Controversy over six-year-old Welsh Masters qualification

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Competitors in the national six-year-old qualifier at the Welsh Masters have forgone their qualification for the national final at the British Showjumping Scope Festival in September after refusing to jump in the final round.

The riders of all 19 horses that had each jumped double clears on the grass Castle Arena decided to withdraw from the third and final round due to the ground conditions.

In order to qualify for the Scope final, where the top 18 go forward to the six-year-old class at Horse of the Year Show, horses must have achieved a treble clear.

“The show had made a superb effort with the ground, but the weather was against them,” said Shirley Light, owner of Louise Pavitt’s ride Sussex Caretino, “It was not in the best interests of the horses to jump in the third round.”

Course-designer Steve Williams moved fences several times during the 71-strong class to make the most of the ground.

“All six single fences for round three were re-sited on fresh ground and were not gut-busters — the biggest stood at 1.30m,” said Steve.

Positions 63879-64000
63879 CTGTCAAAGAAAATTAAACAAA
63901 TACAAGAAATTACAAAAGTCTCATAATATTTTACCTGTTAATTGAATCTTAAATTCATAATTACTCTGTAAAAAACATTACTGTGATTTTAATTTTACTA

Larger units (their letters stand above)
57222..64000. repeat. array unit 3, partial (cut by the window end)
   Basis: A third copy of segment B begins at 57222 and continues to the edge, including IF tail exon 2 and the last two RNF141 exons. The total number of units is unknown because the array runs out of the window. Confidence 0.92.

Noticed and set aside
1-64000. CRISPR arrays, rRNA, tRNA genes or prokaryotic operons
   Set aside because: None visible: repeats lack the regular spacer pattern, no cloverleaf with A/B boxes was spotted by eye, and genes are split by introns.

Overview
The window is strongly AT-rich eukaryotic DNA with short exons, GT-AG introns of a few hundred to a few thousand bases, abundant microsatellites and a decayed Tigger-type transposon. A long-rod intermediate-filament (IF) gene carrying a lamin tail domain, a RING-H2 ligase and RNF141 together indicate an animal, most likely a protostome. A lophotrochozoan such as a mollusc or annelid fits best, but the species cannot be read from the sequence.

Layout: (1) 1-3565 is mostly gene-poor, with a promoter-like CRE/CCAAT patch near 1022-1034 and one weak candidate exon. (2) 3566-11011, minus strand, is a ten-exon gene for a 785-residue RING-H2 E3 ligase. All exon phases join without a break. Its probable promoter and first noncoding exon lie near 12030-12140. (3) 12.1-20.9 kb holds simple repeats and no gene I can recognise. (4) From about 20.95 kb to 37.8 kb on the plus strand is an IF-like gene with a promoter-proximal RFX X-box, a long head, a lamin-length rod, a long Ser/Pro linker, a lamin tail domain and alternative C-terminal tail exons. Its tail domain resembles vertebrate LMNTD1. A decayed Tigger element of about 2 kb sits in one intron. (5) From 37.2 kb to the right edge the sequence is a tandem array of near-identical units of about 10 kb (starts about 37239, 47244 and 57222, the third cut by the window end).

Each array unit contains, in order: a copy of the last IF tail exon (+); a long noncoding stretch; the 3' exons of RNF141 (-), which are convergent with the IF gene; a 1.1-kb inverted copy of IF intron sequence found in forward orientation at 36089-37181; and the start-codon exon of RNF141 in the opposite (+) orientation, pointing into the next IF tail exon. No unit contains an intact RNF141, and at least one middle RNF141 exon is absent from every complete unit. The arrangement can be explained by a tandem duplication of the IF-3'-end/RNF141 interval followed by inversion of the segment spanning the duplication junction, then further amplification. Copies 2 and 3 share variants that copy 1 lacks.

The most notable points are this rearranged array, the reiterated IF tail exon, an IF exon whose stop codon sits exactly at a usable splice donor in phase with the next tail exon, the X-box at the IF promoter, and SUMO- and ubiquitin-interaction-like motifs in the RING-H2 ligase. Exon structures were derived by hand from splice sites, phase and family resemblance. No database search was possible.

Despite the show’s best efforts, the riders chose not to jump, leaving their horses unqualified. Riders and owners had hoped that the adverse weather on this occasion would be considered favourably by BS, but have had their hopes dashed. They have written a letter asking BS to reconsider their decision.

“They did all they could in the circumstances,” said producer Philip Spivey. “My horse jumped 15 efforts in round one, including the water, and after jumping well in the warm-up and over fence one in the ring, he then lost all his jump — he’d done enough.

“Common sense prevailed with the riders, and I believe common sense should prevail as regards to the qualification.”

BS chief executive Iain Graham said: “The jumps had been moved on to fresh ground to ensure as good going as possible. Our officials were satisfied the ground conditions were suitable for jumping so we are not going to amend the qualifying criteria for that class.”

Originally published on horseandhound.co.uk